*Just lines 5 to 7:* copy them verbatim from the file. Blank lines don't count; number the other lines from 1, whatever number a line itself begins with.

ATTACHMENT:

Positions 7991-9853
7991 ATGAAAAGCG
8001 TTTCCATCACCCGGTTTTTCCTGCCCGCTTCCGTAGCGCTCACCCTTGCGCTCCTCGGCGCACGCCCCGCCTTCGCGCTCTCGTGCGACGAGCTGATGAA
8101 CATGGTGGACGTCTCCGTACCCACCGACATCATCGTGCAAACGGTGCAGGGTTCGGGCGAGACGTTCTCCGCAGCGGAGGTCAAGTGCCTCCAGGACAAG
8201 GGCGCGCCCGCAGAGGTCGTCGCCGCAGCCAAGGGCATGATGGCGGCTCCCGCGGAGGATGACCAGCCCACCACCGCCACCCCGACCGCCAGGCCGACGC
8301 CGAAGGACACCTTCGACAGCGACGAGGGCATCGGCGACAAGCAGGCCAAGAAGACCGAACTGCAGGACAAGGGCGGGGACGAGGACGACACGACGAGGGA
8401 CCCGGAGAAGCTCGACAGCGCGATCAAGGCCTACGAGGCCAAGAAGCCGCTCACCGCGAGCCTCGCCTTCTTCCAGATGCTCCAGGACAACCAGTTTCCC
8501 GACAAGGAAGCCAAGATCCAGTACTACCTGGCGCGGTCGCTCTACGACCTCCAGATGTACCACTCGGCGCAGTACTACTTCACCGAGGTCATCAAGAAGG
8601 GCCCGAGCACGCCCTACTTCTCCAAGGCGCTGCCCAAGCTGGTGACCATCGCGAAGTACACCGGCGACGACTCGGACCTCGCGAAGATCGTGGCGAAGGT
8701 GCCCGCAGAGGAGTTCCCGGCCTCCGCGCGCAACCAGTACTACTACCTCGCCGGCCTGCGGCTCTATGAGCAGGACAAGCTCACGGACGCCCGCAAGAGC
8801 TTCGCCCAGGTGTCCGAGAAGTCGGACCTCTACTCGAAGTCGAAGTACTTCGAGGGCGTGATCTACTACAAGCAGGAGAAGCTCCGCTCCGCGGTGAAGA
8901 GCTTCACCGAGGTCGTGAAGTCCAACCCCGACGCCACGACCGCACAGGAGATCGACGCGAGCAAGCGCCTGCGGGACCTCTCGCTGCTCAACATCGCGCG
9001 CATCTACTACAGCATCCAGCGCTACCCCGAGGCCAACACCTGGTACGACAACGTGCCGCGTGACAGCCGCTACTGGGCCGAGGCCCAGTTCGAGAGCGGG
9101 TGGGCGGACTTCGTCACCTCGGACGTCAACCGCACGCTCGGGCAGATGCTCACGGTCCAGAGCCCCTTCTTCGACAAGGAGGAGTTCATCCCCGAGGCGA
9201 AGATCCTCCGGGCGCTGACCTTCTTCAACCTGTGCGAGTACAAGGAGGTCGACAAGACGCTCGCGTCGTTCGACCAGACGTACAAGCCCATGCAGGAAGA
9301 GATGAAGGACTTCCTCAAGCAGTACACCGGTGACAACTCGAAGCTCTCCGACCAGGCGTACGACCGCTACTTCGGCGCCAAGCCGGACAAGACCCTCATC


8201 GGCGCGCCCGCAGAGGTCGTCGCCGCAGCCAAGGGCATGATGGCGGCTCCCGCGGAGGATGACCAGCCCACCACCGCCACCCCGACCGCCAGGCCGACGC
8301 CGAAGGACACCTTCGACAGCGACGAGGGCATCGGCGACAAGCAGGCCAAGAAGACCGAACTGCAGGACAAGGGCGGGGACGAGGACGACACGACGAGGGA
8401 CCCGGAGAAGCTCGACAGCGCGATCAAGGCCTACGAGGCCAAGAAGCCGCTCACCGCGAGCCTCGCCTTCTTCCAGATGCTCCAGGACAACCAGTTTCCC